16 January 2013

Africa: World Bank Projects Five Percent Growth Rate for Sub-Saharan Africa

Photo: Chris Kirchoff/MediaClubSA
Keneuwe Monakale tests water quality at a brewery.

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An excerpt from the 2013 World Bank report, Global Economic Prospects, dealing with Sub-Saharan Africa:

Medium-term growth prospects remain strong and should be supported by a pick-up in the global economy, still high commodity prices, and increased investment.

Since 2000, investment in the region has increased steadily from 15.9 percent of GDP to over 22 percent of GDP in 2012. This is expected to continue, particularly so as an increasing number of the region’s economies are able to tap into international capital markets to help address binding infrastructural constraints (in 2012 Zambia issued its debut international bond, a $750 million Euro bond, which was oversubscribed by 15 times).

Further, the ongoing increase in export volumes from several countries that have discovered mineral deposits in recent years (Ghana, Kenya, Mozambique, Niger, Sierra Leone, Tanzania, and Uganda) should boost growth prospects.

Overall, the region is projected to grow at its pre-crisis average rate of 5 percent over the 2013-15 period (4.9 percent in 2013, gradually strengthening to 5.2 percent in 2015). Excluding, South Africa, the region’s growth will average 6% over the 2013-15 period.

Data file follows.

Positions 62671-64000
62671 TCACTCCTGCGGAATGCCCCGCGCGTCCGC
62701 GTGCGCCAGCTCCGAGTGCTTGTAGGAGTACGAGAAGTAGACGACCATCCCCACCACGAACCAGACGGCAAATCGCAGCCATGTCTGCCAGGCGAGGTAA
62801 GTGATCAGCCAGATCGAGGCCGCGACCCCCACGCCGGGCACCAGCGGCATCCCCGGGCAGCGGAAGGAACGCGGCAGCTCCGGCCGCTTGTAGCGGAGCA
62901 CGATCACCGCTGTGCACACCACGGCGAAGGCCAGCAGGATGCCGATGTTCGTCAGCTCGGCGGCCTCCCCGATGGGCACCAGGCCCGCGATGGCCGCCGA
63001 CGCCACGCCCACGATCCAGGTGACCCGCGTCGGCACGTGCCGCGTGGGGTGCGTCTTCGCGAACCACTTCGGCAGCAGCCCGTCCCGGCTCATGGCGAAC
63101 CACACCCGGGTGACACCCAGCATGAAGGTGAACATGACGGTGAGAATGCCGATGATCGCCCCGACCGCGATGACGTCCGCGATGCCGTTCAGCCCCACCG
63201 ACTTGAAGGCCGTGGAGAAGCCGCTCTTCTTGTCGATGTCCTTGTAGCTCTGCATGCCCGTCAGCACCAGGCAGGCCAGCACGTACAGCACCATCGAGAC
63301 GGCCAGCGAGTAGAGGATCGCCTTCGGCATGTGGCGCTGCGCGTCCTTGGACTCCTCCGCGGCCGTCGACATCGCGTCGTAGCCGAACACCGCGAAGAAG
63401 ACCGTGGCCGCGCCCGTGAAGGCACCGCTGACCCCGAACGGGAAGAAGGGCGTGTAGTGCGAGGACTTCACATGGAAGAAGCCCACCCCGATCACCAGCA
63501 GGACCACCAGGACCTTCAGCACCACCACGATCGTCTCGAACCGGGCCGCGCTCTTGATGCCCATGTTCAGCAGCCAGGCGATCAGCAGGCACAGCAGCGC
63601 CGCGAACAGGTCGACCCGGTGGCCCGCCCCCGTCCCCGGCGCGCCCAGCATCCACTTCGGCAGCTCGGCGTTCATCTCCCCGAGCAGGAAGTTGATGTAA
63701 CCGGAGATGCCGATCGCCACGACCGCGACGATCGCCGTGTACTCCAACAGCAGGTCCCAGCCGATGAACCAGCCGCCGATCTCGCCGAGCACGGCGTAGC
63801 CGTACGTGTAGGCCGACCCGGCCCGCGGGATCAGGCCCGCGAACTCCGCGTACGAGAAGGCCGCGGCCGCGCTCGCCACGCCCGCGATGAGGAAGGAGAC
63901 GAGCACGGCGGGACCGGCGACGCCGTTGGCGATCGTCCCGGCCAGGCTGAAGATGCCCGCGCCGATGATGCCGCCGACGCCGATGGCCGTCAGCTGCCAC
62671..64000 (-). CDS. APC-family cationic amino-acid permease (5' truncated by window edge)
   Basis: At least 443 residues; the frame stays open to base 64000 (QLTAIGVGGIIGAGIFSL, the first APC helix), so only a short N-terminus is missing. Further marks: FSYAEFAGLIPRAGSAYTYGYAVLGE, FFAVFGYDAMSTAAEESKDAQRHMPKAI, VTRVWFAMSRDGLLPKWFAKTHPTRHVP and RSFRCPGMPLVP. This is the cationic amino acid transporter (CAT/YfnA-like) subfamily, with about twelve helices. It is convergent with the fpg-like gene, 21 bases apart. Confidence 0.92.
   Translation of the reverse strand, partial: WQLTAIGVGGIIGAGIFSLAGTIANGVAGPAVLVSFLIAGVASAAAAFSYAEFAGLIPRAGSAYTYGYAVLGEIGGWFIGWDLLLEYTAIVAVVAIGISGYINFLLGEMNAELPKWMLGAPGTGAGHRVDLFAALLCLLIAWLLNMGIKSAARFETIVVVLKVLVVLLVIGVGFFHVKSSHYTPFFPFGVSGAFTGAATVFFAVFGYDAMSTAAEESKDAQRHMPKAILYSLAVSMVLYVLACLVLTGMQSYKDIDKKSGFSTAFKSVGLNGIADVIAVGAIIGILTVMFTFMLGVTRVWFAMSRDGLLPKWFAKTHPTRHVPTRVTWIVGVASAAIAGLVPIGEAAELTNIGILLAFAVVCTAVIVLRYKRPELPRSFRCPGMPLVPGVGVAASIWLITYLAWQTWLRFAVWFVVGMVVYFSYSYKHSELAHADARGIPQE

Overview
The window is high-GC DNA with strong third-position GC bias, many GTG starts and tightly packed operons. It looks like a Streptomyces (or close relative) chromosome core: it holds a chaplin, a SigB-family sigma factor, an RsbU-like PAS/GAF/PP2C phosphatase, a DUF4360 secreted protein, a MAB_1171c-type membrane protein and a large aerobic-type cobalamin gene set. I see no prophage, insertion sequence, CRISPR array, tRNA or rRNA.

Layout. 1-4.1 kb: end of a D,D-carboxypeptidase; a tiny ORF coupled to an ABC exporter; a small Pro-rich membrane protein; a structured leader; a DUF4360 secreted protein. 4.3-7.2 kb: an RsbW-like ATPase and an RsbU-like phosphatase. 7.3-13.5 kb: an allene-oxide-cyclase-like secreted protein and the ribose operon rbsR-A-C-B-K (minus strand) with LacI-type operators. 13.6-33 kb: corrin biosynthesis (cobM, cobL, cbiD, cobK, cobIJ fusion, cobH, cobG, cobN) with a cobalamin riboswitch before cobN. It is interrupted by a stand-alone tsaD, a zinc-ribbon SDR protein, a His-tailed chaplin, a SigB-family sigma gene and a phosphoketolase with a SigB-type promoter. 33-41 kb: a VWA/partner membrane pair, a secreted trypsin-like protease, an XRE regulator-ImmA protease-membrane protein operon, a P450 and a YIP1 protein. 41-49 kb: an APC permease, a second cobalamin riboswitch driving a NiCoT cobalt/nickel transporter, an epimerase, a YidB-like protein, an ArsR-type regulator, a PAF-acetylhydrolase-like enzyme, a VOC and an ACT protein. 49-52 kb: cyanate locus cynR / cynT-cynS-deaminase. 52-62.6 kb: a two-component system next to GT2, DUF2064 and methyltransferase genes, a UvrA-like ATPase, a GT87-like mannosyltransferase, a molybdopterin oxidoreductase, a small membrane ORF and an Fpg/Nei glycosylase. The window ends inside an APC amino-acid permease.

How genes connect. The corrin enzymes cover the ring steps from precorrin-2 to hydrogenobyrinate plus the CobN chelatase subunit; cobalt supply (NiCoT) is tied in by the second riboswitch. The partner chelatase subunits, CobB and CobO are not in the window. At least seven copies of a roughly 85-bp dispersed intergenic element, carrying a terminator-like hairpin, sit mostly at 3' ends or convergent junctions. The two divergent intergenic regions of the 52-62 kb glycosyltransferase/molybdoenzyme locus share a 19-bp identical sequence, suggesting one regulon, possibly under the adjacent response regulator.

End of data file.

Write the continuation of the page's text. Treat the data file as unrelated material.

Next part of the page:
Risks and vulnerabilities:

Risks to the outlook remain tilted to the downside, as weaker growth in China, ongoing fiscal consolidation in the Euro Area and the United States could potentially derail the region’s growth prospects.

Further, a number of domestic concerns could be a drag on growth in the region.

Euro Area debt crisis.

Although the worst appears to be over, should a credit crunch hit some of the larger troubled Euro Area economies, GDP growth in the region could decline by one percentage point.

Weak US economy.

Fiscal policy paralysis in the US could curtail growth in the region by at least 0.9 percentage points in the 2013.

China investment.

With Chinese demand accounting for some 50 percent of many industrial metals exported from Africa, a disorderly unwinding of China’s high investment rate could lead to deteriorating current account and fiscal balances, and cut into the region’s growth prospects.

Domestic factors.

Political instability, protracted industrial disputes and adverse weather conditions could also undermine growth in a few countries in the region.

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